Amazon Comments on TOC Crackdown, Inadvertently Confirms Kindle Unlimited Page Count Scam
News broke on Friday that Amazon was cracking down on authors and publishers who had put their TOCs at the end of the Kindle ebook, rather than at the beginning.
On Monday Amazon confirmed the report in a statement on the KDP support forums, while at the same time also confirming that the crackdown was indeed a response to a much larger problem.
But first, Amazon’s statement:
We have recently received a number of questions on topics such as TOC formatting and our policing of abuse and fraud among KDP publishers.
In many cases, putting a book’s Table of Contents (TOC) at the end of a book can create a poor experience for readers, and in general we suggest authors locate TOCs to the beginning of a book. If the formatting of a book results in a poor experience or genuine reader confusion, or is designed to unnaturally inflate sales or pages read, we will take action to remove titles and protect readers. That said, absent any other issues of quality, locating the TOC at the end of a book is not in itself outside of our guidelines.
Relatedly, some in the community have contacted us about the activities of a small minority of publishers who may attempt to inflate sales or pages read through the use of various techniques, such as adding unnecessary or confusing hyperlinks, misplacing the TOC or adding distracting content. We both actively police for this type of activity on our own as well as investigate when the community points out such abuse (thank you to those of you who have helped us in this regard). Any abuse we find results in the immediate suspension of a title. Some circumstances, including repeat offenses, will result in KDP account suspension. In any abuse cases, we will also remove related pages read from the allocation of the monthly KDP Select Global Fund.
When I covered the story on Friday, I reported on the crackdown but not the speculation that authors were getting caught up in a response to scammers who were using various means to artificially inflate their page counts in Kindle Unlimited.
As David Gaughran explained, and as was laid out in detail over on KBoards, scammers were using tricks "such as adding unnecessary or confusing hyperlinks, misplacing the TOC, or adding distracting content" to artificially inflate the number of pages read by Kindle Unlimited subscribers.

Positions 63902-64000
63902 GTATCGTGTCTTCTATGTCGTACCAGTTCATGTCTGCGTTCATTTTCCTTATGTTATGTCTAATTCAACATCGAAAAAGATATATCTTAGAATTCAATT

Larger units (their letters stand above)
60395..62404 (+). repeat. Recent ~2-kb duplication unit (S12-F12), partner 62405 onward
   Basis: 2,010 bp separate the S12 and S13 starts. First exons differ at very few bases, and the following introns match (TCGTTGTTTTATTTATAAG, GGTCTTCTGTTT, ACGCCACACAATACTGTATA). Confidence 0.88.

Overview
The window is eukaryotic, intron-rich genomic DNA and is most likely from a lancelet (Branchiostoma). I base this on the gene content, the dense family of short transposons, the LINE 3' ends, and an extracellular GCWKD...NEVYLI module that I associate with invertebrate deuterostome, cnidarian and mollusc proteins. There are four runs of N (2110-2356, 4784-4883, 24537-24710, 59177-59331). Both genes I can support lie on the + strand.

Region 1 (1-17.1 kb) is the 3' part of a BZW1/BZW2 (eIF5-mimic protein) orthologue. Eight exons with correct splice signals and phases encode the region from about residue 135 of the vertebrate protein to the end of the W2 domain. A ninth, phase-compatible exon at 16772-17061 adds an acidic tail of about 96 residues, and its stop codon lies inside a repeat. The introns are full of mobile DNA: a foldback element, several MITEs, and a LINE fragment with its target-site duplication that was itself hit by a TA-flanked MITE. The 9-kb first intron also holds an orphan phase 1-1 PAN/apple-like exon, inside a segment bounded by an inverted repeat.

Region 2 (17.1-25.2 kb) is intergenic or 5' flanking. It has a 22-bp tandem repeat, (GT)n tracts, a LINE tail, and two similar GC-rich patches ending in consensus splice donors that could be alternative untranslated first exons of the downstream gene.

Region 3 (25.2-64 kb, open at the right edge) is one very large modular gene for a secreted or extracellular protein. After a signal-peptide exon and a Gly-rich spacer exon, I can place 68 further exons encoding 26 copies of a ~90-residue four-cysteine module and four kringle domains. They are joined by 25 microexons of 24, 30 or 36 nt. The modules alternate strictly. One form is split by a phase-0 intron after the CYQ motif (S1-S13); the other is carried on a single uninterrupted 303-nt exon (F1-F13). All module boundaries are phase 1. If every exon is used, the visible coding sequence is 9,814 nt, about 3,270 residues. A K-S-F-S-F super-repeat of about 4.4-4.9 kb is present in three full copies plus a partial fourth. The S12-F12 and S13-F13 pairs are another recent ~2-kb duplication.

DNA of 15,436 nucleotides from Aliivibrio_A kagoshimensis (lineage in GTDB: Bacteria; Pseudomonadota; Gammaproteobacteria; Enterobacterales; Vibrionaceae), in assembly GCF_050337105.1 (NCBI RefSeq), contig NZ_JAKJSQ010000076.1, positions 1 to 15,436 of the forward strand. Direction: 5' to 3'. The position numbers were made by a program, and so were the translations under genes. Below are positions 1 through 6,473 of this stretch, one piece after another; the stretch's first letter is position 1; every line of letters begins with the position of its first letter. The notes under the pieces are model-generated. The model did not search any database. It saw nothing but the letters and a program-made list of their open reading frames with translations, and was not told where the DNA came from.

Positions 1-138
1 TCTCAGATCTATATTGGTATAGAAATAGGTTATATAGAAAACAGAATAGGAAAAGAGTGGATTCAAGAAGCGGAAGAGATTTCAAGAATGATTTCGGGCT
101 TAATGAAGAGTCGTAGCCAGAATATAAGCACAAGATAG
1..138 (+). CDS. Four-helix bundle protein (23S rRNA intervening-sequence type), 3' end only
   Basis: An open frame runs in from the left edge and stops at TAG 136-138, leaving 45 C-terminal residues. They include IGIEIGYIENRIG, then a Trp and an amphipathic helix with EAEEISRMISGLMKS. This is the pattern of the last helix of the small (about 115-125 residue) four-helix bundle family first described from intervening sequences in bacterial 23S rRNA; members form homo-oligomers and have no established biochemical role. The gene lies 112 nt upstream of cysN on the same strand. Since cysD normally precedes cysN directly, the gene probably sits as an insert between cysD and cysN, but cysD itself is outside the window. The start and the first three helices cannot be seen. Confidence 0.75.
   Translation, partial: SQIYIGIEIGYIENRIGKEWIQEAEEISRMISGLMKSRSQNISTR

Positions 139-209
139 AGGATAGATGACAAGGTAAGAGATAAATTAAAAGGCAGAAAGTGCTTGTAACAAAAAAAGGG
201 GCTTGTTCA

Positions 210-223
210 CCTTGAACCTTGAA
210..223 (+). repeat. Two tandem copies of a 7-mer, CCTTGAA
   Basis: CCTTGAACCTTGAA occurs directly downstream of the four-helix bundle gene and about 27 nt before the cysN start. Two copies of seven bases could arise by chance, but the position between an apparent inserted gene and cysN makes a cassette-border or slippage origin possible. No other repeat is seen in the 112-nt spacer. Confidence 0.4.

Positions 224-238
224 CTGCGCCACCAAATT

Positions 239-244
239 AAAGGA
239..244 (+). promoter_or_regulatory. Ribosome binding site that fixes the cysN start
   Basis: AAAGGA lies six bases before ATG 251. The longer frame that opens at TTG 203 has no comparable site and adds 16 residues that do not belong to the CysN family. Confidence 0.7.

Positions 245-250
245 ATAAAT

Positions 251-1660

This details matters because in July of last year Amazon started paying authors and publishers with ebooks in Kindle Unlimited by the number of pages read, rather than the number of times an ebook is borrowed. This was generally viewed as a response to authors who were cheating the system by uploading really short works and getting paid each time one was borrowed, and it was supposed to level the playing field by making sure that longer works are valued the same as a short story.
That’s the way things were supposed to work, but alas, the scammers are smarter than that.
As the theory goes, scammers had figured out that Amazon wasn’t counting the pages a KU subscriber had read in an ebook; instead Amazon was only measuring how far into a book the reader gets. So if the scammer can trick a reader to jump to a point 90% of the way into a ebook, that scammer gets paid for that 90% of the ebook no matter whether it was actually read or not.
I have yet to confirm the accuracy of that theory, but it is the consensus opinion over at KBoards. David Gaughran also thinks that’s what’s going on:
The latest wheeze from this shady crew was to place a message at the start of their KU titles encouraging readers to click through to the end – because this fools Amazon’s system into thinking the entire book has been read, the author of that title then receives an inflated payout from the KU pot, and then honest, hard-working writers who aren’t pulling these cheap tricks on readers have less money to share. It’s a mess. These guys are peeing in the KU pool and Amazon is paying them by the gallon.
And it seems this is what triggered the TOC crackdown.
You can find one such book over here. The scammer’s notice is visible when you read the sample on the Amazon website, and it looks like this:
I have yet to confirm first-hand that this theory is true, but I do believe that Gaughran was right all along.
Amazon’s announcement this morning, as well as the spammy/scammy screensnap above, would only make sense if scammers had found a way to trick Amazon into paying for pages that weren’t read.
And that is frankly shocking. Who would believe that Amazon would decide to charge by the pages read and then not bother to count the pages correctly?
That just doesn’t make any sense, and yet it is what is happening here.
Clearly Amazon is going to have to come up with a more permanent solution. They could start by defining an algorithmic filter to catch the more obvious scams, but in the long run Amazon is going to have to change how they track what is read by Kindle Unlimited subscribers.
image by Matt From London